Grief is a normal response to loss. We’ve all lost something during COVID-19, and it’s OK to grieve that loss.

By Shoshana Ungerleider, M.D., Founder, End Well Project

People around the world have experienced exponential loss over the past five months. The feelings of loss have been brought on by a variety of circumstances during this pandemic. People have lost jobs, missed seeing their child graduate from college or high school, and been separated from loved ones. The predictability of daily life is gone. We’re grieving the life we once knew, and perhaps the one we hope to live.

In addition, we continue to see the death toll caused by COVID-19 continue to rise. However, as we watch the news every day, it can be easy to become desensitized to it and dehumanize the situation. But I think it’s critical that, as a country, we build a new vocabulary moving forward to discuss this collective, societal experience of mourning individuals whom we have not met. We often forget that these numbers are actual individuals who had a life, a family, a job and a purpose in this world. We forget that family members and friends were forced to say their goodbyes via FaceTime or sit vigil with iPads at the bedside. Without the experience of actually being at the bedside, people can often feel no closure—as if the death happened in an abstract way that wasn’t real. Coupled with the fact funerals and burial services are not happening as they normally do, the grief is profoundly more intense.

It’s important and therapeutic to give ourselves the permission and freedom to grieve—whatever it is you’ve lost during this time. This is a messy period, and people should know that anything they’re feeling right now is OK. Grief is a normal response to loss, and it’s typical to experience feelings of shock, denial, anxiety, distress and anger, as well as loss of sleep and appetite.

Understanding Anticipatory Grief

Many people also have a lingering feeling that more change and loss are yet to come—leading to what’s called “anticipatory grief.” Anticipatory grief is commonly defined as “grief occurring before an impending loss.” Although it’s typically used to discuss the grief a person may feel before a loved one passes from a terminal illness, it can also be used to describe the feelings that people are experiencing during COVID-19.  The world is changing, and we don’t know what other changes are coming in the months ahead, how long physical distancing will last or what events we can plan for.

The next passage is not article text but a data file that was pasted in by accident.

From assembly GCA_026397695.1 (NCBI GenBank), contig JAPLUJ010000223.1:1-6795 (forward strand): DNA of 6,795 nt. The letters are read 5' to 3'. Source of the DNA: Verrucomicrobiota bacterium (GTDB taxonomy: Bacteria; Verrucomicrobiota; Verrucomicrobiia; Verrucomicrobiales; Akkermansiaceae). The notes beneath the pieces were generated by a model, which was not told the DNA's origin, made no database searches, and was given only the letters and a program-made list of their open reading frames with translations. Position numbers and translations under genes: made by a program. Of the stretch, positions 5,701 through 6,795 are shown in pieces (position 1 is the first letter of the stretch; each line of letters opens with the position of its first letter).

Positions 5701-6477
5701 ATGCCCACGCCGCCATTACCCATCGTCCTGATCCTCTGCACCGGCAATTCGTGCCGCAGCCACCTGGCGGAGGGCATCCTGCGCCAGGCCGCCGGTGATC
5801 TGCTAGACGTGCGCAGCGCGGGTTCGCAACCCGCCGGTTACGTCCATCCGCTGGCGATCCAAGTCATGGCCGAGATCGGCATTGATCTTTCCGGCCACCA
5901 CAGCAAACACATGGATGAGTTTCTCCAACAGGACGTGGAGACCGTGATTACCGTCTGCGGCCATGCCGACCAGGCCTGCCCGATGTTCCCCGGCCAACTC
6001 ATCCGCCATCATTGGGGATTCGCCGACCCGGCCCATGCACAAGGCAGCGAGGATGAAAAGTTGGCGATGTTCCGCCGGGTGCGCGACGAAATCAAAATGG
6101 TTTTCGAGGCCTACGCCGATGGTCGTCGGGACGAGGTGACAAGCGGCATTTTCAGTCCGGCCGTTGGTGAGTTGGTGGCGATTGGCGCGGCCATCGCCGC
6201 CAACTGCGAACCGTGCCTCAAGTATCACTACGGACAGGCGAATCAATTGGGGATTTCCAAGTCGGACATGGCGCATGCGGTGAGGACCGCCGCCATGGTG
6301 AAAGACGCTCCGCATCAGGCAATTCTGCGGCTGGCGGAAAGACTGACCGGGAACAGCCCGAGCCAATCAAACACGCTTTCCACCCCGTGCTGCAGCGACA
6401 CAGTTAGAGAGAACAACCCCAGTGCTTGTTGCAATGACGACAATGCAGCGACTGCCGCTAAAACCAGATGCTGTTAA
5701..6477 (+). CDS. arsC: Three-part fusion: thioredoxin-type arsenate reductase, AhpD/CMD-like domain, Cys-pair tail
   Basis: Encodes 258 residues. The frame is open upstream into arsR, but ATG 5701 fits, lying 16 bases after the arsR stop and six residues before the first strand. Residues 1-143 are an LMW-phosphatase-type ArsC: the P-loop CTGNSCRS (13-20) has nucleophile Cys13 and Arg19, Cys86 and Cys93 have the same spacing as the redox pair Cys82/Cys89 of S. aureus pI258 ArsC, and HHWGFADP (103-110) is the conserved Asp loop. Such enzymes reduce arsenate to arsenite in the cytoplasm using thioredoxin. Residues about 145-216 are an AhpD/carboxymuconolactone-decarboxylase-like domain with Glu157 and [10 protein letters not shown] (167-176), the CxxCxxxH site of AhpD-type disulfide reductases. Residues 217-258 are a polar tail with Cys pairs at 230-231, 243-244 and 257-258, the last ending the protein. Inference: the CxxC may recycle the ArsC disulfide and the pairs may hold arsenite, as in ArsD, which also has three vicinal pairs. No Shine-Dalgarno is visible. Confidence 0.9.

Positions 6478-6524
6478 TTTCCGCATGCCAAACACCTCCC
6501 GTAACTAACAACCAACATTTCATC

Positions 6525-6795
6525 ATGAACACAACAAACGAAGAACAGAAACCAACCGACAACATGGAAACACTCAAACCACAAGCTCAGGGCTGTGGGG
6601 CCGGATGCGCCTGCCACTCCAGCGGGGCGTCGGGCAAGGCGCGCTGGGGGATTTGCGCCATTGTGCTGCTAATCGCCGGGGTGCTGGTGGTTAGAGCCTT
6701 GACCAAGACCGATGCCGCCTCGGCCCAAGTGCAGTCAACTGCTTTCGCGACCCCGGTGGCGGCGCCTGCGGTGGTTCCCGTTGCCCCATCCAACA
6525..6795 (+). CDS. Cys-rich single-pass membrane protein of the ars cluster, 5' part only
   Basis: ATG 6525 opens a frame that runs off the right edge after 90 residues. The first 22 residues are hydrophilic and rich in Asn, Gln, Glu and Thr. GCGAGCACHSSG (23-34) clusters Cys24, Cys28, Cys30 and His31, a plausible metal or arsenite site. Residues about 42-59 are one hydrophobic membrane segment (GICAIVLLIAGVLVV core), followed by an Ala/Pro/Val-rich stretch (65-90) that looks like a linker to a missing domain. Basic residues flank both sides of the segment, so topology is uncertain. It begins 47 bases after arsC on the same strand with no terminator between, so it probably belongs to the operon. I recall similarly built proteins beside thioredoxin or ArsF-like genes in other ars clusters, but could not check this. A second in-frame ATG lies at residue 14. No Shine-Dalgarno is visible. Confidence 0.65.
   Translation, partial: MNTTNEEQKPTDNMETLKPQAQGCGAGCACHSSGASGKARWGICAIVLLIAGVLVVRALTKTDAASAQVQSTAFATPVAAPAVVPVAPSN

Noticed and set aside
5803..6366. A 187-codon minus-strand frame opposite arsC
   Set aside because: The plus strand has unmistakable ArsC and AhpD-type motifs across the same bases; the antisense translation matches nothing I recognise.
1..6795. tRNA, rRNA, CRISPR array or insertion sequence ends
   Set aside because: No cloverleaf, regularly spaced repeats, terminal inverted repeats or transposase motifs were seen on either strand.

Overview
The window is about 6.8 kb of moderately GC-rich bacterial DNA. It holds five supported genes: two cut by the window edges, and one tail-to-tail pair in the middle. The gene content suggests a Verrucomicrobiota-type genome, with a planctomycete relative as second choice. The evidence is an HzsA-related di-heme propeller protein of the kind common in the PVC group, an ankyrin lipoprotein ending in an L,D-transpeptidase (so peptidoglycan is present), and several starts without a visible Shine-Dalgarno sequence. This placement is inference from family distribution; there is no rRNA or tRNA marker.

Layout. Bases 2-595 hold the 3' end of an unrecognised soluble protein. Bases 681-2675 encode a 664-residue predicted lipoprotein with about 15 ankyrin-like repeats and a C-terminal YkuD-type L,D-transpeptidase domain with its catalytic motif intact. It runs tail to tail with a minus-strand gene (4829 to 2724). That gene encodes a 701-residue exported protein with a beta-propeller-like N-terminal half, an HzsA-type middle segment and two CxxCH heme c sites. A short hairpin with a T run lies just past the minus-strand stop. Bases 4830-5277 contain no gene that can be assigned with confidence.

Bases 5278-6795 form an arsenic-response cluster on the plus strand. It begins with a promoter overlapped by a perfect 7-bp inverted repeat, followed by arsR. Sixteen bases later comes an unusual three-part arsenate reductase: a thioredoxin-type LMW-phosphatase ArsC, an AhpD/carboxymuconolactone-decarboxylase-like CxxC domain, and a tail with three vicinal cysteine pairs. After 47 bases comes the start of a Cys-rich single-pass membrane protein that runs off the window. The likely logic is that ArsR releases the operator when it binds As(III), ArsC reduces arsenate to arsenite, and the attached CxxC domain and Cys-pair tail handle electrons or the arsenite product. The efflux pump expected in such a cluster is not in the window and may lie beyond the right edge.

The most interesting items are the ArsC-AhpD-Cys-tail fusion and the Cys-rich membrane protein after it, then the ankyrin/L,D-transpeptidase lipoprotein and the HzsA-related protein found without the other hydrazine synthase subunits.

I am a type A hyper-planner, and the past several months have been challenging for me. I can often feel emotionally and physically drained at the end of each day, just from being frustrated or angry at situations out of my control or feeling withdrawn from friends and family. But it’s important to allow ourselves to feel whatever feelings arise and to acknowledge that sadness and grief. These feelings often come in waves—it’s important to ride them out and let them pass.

During this season of anxiety, grief and loss, it’s critical that we take care of our mental health and well-being. People need to feel that they can reach out to the people they love and also to professionals for help. Online therapy has become a very safe and convenient option over the past five months, and, for a lot, of insurers, is being offered at a reduced rate or free of charge in some cases. There are so many ways that people can connect to ask for help—even anonymously.

If you’re experiencing grief because you’ve lost a loved one during the COVID-19 pandemic, or you feel distress from other types of loss, reach out for help. Here are some strategies you can use to cope with feelings of grief.

  • Connect with other people. Although social distancing is important, you can still connect with other people through videoconference calls or phone calls.
  • Find ways to express your grief. Find an outlet that helps you express grief and find comfort through art, exercise, cooking, gardening or other creative projects.
  • Ask for help from others. Seek out mental health services or support groups—especially ones that are offered over the phone or online. If you are religious, seek spiritual support from faith-based organizations, or reach out to trusted friends and family members for support.


Want to hear more? Check out Dr. Ungerleider’s podcast episode on COVID-19 and end-of-life decisions.

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